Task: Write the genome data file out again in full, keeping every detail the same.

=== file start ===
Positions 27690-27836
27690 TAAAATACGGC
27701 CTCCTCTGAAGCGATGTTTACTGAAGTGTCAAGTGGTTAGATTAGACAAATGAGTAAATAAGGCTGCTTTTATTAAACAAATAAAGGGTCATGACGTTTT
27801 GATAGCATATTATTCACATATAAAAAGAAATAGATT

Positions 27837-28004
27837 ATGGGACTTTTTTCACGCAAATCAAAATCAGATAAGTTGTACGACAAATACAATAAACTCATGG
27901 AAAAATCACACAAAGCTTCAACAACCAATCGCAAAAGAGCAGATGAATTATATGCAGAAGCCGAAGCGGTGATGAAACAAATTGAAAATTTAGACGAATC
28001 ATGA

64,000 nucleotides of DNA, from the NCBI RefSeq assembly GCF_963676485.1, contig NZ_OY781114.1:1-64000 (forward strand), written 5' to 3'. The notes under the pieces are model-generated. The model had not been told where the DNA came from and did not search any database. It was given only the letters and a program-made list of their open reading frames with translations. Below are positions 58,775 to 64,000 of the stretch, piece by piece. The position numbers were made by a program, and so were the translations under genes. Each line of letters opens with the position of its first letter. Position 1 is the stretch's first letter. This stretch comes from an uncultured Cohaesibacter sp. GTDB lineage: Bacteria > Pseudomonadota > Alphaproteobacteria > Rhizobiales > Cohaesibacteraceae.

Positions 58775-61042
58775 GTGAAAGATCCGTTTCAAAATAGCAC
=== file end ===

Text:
Positions 27690-27836
27690 TAAAATACGGC
27701 CTCCTCTGAAGCGATGTTTACTGAAGTGTCAAGTGGTTAGATTAGACAAATGAGTAAATAAGGCTGCTTTTATTAAACAAATAAAGGGTCATGACGTTTT
27801 GATAGCATATTATTCACATATAAAAAGAAATAGATT

Positions 27837-28004
27837 ATGGGACTTTTTTCACGCAAATCAAAATCAGATAAGTTGTACGACAAATACAATAAACTCATGG
27901 AAAAATCACACAAAGCTTCAACAACCAATCGCAAAAGAGCAGATGAATTATATGCAGAAGCCGAAGCGGTGATGAAACAAATTGAAAATTTAGACGAATC
28001 ATGA

64,000 nucleotides of DNA, from the NCBI RefSeq assembly GCF_963676485.1, contig NZ_OY781114.1:1-64000 (forward strand), written 5' to 3'. The notes under the pieces are model-generated. The model had not been told where the DNA came from and did not search any database. It was given only the letters and a program-made list of their open reading frames with translations. Below are positions 58,775 to 64,000 of the stretch, piece by piece. The position numbers were made by a program, and so were the translations under genes. Each line of letters opens with the position of its first letter. Position 1 is the stretch's first letter. This stretch comes from an uncultured Cohaesibacter sp. GTDB lineage: Bacteria > Pseudomonadota > Alphaproteobacteria > Rhizobiales > Cohaesibacteraceae.

Positions 58775-61042
58775 GTGAAAGATCCGTTTCAAAATAGCAC